HONG KONG – In discussions between the U.S. and China about reining in North Korea, one topic remains taboo: What would happen if Kim Jong Un's regime collapses? For years, China has rebuffed U.S. attempts to raise the topic at so-called Track 2 dialogue sessions between academics in each country's foreign policy establishment, according to Bonnie Glaser, senior adviser for Asia at the Center for Strategic & International Studies in Washington, who has led the U.S. side in such talks. Attendees included people from Chinese government-affiliated research institutions and military officers, she said. From China's perspective, officially broaching the issue could alarm its neighbor, which has received Beijing's backing since the Korean War in the 1950s. There's also a fear that it would give the U.S. an advantage in one day reunifying the Korean Peninsula on its terms.
BEIJING – Chinese President Xi Jinping and Prime Minister Narendra Modi ended informal meetings in China Saturday with a promise to reduce border tensions after a high-altitude standoff in the Himalayas last year. The leaders have spent two days in the central Chinese city of Wuhan for discussions on how to mend ties strained when troops from both sides came eyeball-to-eyeball in the disputed Doklam area. The leaders "underscored the importance of maintaining peace and tranquility in all areas of the India-China border region," Indian's foreign ministry said in a statement following the meeting. "They issued strategic guidance to their respective militaries to strengthen communication in order to build trust and mutual understanding and enhance predictability and effectiveness in the management of border affairs," it said, adding the two sides will "earnestly implement various confidence building measures." New Delhi has also raised concerns about Beijing's Belt and Road initiative, a global trade infrastructure program that includes a major project through Pakistan-administered Kashmir, disputed territory that New Delhi claims is illegally occupied.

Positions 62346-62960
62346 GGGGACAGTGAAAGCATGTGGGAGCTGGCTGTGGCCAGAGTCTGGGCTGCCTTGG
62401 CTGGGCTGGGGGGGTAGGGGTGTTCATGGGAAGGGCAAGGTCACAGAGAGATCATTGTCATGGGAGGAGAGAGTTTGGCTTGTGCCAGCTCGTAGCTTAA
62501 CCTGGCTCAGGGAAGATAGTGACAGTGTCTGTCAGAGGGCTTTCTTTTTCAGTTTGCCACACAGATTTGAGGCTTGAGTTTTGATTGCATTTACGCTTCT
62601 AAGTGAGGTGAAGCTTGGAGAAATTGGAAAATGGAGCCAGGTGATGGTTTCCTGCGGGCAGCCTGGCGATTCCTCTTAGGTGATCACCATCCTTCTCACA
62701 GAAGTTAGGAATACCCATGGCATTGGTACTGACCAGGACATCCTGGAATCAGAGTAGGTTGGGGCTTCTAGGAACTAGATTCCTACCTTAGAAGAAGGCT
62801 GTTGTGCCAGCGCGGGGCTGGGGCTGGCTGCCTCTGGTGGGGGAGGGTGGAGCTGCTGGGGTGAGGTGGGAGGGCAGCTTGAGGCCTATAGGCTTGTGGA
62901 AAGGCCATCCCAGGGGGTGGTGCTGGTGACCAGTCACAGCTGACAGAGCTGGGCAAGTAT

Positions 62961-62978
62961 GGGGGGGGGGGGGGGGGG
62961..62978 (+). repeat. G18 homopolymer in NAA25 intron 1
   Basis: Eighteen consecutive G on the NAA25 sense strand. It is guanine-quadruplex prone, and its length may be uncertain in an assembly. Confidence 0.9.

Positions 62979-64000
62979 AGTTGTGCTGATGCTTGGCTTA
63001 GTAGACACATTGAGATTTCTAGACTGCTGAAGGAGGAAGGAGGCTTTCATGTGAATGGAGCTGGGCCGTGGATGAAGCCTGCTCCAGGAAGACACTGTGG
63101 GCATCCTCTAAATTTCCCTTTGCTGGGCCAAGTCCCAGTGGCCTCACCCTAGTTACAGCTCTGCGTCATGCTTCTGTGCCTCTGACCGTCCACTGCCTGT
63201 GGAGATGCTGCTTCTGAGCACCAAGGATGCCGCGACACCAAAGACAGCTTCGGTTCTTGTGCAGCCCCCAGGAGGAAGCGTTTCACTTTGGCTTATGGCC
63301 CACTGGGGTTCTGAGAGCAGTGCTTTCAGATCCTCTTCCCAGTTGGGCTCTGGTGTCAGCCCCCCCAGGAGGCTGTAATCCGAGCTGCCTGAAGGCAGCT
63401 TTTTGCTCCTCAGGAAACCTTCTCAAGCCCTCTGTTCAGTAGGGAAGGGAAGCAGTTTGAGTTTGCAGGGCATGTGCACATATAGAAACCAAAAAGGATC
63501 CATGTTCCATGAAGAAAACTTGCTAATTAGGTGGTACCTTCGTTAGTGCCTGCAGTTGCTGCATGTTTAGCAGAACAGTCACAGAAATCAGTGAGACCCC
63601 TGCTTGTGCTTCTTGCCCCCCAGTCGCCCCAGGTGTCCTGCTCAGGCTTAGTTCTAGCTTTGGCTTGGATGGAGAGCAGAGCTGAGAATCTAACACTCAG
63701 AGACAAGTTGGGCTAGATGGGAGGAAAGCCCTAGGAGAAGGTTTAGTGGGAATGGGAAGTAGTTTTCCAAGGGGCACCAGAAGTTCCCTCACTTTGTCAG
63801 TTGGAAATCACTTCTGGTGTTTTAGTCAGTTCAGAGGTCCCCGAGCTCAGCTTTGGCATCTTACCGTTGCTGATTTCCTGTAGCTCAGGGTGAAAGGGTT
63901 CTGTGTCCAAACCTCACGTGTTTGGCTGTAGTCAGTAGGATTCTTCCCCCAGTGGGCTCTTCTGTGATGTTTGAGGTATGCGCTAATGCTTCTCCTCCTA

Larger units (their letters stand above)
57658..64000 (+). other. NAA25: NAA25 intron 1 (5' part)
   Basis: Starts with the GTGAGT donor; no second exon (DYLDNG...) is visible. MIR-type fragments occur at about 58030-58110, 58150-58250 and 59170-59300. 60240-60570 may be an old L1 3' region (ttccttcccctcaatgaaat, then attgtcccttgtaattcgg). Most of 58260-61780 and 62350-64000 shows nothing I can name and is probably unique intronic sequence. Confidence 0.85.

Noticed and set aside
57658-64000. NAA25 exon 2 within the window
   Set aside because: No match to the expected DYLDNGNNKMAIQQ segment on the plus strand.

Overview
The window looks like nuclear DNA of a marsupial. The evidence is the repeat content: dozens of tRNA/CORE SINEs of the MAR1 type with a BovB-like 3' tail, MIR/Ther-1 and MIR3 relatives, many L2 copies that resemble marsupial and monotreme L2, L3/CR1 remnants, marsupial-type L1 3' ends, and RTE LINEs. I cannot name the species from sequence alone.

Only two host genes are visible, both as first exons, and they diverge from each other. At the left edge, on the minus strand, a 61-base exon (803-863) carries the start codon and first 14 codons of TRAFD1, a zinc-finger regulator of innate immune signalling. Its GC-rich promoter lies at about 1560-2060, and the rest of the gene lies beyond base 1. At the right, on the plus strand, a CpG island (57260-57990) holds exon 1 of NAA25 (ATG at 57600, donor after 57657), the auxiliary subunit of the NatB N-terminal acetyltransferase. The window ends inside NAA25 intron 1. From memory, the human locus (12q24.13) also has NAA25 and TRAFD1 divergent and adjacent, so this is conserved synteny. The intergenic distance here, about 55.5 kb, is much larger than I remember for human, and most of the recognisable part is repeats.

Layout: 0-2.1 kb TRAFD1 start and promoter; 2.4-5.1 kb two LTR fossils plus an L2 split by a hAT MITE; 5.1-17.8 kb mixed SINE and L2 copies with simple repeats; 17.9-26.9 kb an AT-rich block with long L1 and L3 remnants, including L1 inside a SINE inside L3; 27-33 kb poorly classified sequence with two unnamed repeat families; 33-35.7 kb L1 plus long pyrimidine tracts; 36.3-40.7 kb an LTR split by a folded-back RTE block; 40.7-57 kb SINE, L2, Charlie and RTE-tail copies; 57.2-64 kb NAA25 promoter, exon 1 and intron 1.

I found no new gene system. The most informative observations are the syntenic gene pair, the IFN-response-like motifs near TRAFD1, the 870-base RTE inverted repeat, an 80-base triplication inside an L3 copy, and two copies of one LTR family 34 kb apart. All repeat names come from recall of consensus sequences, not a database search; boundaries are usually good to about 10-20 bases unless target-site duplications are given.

Obama's office says he arrived in Shanghai on Tuesday to speak at a business conference. He'll also address an education conference in Beijing before meeting Chinese President Xi Jinping. Then in India, Obama will speak at a leadership meeting in New Delhi and meet Prime Minister Narendra Modi. He'll also hold a town hall meeting for young people hosted by his foundation.
Shanghai, China - A trade deficit that US President Donald Trump has called "embarrassing" and the increasing threat posed by North Korea will be atop the agenda on his first official visit to Beijing on Wednesday. Trump has embarked on a 12-day trip to the Asia-Pacific and will arrive in China just two weeks after the end of the 19th Communist Party congress, which saw President Xi Jinping consolidate his power. Describing Trump's tour as a "historic opportunity", China's ambassador to the US, Cui Tiankai, said the "state visit-plus" will include a banquet, a military honour guard, and other "special arrangements". While the Chinese government is expected to give Trump lavish treatment, many Chinese are less excited about his visit. "Lots of Chinese people don't like Trump, and he doesn't like us," Zhang Xing, a 24-year-old woman who works for a Spanish trading company and is originally from Xi'an, home of China's famous terracotta army and capital of Shaanxi province in central China, told Al Jazeera.
BEIJING – Chinese President Xi Jinping called for stepped-up cooperation with India during an informal summit Friday with Prime Minister Narendra Modi, amid tensions along their contested border and a rivalry for influence with their smaller neighbors that could determine dominance in Asia. Xi greeted Modi at the provincial museum in the city of Wuhan at the start of two days of talks between the heads of the world's two most populous nations. "Conducting great cooperation by our two great countries can generate worldwide influence," Xi was quoted as saying by state broadcaster CCTV. Xi said he hoped the meeting would "usher in a new chapter of China-India relations." Following their talks, the leaders were to dine lakeside at a resort that had been a favorite of former Chinese leader Mao Zedong, who formed strong ties with an independent India before relations deteriorated over territorial disputes.